Bridal Club Magazine
Wedding Woes - When Your Big Day Gets Called Off
Whether the timing is wrong and the day is postponed, or you
have been unable to resolve your differences, there are some
logistical issues to take care of sooner rather than later.
Contacting your friends and loved ones at this emotional time is an
essential but painful ordeal. It is a wise suggestion that you
gather some of those friends and family to help carry the
Here are some questions and answers about what to expect should
your wedding day be called off.
Q. Where do we begin to let people know that we have
called our wedding off?
A. If your invitations have not been sent, order
a printed card that is worded in a similar manner to formal
invitations as our sample suggests.
Mr. and Mrs. Peter Fowler
announce that the marriage of
Grant Francis Smith
will not take place
If the invitations have already gone out and/or there's no time
to get a written explanation to guests, someone needs to call
everyone on the guest list and let them know that the wedding will
not take place.
Q. Are we obligated to tell them why we are not getting
A. No. At this point, simply letting guests know
there will be no wedding is all that is required.
Q. Does the engagement ring have to be given
A. Traditonally, in accepting a ring, the
bride-to-be promises her hand in marriage. As long as she is
willing to fulfil her promise, she has honoured the contract. If he
breaks it off, she can keep the ring. However, if she terminates
the engagement, she makes it clear she is no longer willing to keep
the promise and should therefore not benefit from the ring. Each
situation is different, you may already have an instinct about what
to do with it, but here are some guidelines.
• If the bride calls off the wedding and her ring was a
gift from the groom, it's appropriate for her to give it back.
• If the groom calls it off, the bride may want to give
him his ring back because she does not want to be reminded of their
• If the ring is a family heirloom, it should go back to
the family it came from, regardless of why the wedding was
• If the couple bought the ring together, they need to
decide what to do with it, as they would with any other joint
purchases they've made.
If the ring becomes an issue and is under the value of $2000, it
can be settled in your local small claims court.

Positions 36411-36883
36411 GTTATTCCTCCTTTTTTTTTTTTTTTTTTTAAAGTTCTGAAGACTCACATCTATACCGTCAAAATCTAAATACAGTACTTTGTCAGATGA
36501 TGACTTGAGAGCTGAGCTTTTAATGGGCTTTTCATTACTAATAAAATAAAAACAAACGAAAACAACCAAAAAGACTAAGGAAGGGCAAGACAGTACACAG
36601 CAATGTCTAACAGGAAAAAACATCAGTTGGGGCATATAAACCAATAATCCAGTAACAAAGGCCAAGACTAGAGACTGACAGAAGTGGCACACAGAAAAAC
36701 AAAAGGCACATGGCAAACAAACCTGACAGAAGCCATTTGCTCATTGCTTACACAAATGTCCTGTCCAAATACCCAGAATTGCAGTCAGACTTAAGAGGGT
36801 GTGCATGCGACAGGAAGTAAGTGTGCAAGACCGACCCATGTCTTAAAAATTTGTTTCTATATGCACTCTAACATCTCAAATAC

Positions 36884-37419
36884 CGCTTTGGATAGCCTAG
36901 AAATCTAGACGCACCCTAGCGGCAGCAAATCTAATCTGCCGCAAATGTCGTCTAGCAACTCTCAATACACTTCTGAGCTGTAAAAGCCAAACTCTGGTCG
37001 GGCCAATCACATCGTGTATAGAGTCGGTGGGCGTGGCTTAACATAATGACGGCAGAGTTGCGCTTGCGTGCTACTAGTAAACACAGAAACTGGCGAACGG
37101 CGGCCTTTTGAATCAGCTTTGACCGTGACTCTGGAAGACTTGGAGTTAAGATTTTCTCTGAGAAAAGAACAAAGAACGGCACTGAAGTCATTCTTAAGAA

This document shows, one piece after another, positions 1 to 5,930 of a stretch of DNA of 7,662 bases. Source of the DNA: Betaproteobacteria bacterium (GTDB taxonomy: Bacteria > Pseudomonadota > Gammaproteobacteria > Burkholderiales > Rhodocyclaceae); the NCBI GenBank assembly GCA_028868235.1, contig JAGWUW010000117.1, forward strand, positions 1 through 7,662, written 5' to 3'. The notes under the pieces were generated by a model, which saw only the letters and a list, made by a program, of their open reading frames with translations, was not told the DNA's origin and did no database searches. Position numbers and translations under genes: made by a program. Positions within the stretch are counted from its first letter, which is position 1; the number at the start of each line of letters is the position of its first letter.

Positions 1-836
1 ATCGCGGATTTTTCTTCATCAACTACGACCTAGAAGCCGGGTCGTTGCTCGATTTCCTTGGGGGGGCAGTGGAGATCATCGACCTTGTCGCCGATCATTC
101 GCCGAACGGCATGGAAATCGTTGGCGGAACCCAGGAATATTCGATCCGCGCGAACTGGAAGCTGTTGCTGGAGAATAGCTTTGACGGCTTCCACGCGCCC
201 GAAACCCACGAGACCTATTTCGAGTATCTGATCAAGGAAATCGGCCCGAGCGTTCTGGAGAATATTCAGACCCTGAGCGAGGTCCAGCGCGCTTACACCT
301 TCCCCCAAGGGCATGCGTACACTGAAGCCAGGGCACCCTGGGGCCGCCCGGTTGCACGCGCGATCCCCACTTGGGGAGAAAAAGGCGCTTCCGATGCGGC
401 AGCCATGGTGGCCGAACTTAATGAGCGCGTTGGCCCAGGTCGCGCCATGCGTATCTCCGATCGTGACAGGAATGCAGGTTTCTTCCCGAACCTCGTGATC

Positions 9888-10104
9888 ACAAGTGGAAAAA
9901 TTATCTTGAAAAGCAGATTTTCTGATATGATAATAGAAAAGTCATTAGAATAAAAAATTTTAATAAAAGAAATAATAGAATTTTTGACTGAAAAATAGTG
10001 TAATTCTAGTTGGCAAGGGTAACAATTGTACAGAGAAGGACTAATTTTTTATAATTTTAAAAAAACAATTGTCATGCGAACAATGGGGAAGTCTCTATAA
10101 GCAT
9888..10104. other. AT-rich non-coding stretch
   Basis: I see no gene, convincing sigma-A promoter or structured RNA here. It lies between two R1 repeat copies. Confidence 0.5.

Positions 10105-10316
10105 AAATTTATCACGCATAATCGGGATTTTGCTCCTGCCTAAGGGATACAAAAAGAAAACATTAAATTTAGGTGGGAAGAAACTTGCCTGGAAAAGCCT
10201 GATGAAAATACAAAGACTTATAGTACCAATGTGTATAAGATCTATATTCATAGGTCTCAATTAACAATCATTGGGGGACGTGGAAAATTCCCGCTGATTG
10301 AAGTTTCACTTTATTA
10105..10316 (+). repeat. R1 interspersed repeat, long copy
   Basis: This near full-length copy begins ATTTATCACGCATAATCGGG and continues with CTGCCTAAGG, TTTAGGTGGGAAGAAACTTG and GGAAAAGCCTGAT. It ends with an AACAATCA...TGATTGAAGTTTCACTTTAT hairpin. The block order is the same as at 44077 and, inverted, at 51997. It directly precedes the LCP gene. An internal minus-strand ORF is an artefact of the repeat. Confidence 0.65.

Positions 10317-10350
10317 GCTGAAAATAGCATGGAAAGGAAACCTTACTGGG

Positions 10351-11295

Q. Does wedding insurance cover this
A. Unfortunately, no. Wedding insurance can be
your best friend in the event of cancellation or postponement (due
to weather conditions, sudden death in the family, illness, natural
disaster, etc.), but 'not when the cause is a change of heart.'
Q. What do we do with all these gifts?
A. All engagement, shower, and wedding gifts
including personalised ones - will have to be returned to the
guests who sent them. Include a note to thank them for their
kindness in having given it to you. If you've used any of the gifts
(cooking-related products, towels, etc.), it's not appropriate to
return them. Some guests may insist that you keep their gifts in
which case you should accept them graciously.
Q. What do we do about the dress?
A. If you have ordered your wedding dress and
accessories from a bridal salon, your binding signature often backs
the outfits to a non-refundable, watertight and there are some ways
to help ease the financial worry in this scenario.
• Cancellation Policy: Ask if the special order dress has
been cut yet. If not, you might be able to negotiate a cancellation
• Sample Sales: If the bridal shop is having a sample sale
anytime soon, ask the manager to put your dress on sale. Agree to a
minimum price and make it unbeatable, so you can cut your losses
and put closure to the situation.
• Consignment Shops: They may enable you to recover some
of your investment. Check their policies, and make sure you are in
constant contact with the shop you've chosen -- this will help keep
your dress top-of-mind with the consultants.
Q. Oh no, not the honeymoon, too?
A. Waivers are a fee you pay in advance which
exonerates you from all or some of the cancellation fees up until
24 hours before the departure date. Unless you requested one of
these from your travel agency when you booked the honeymoon, you
could be up the proverbial creek. Cancellation fees can sometimes
be one hundred percent of the original cost.
Travel insurance is a safety net in most circumstances, but once
again, 'a change in heart' can leave you exempt. Always ask what
the cancellation fees are before booking the travel
arrangements, and always ask about waivers. Penalty fees are
usually subject to the amount of notice given. (3 months vs. 3 days
makes a big difference)
Q. Can refunds be given on any of the deposits we have
A. That depends on how close to the wedding date
your cancellation is, and how diligent you have been with your
vendor contracts. Good contracts have a refund policy. You
should be able to get back a certain percentage of any deposits you
made if the party is cancelled by a certain date. The closer it is
to the actual wedding date, the less likely you are to get your
money back -- establishments and other wedding professionals are
simply protecting their own business.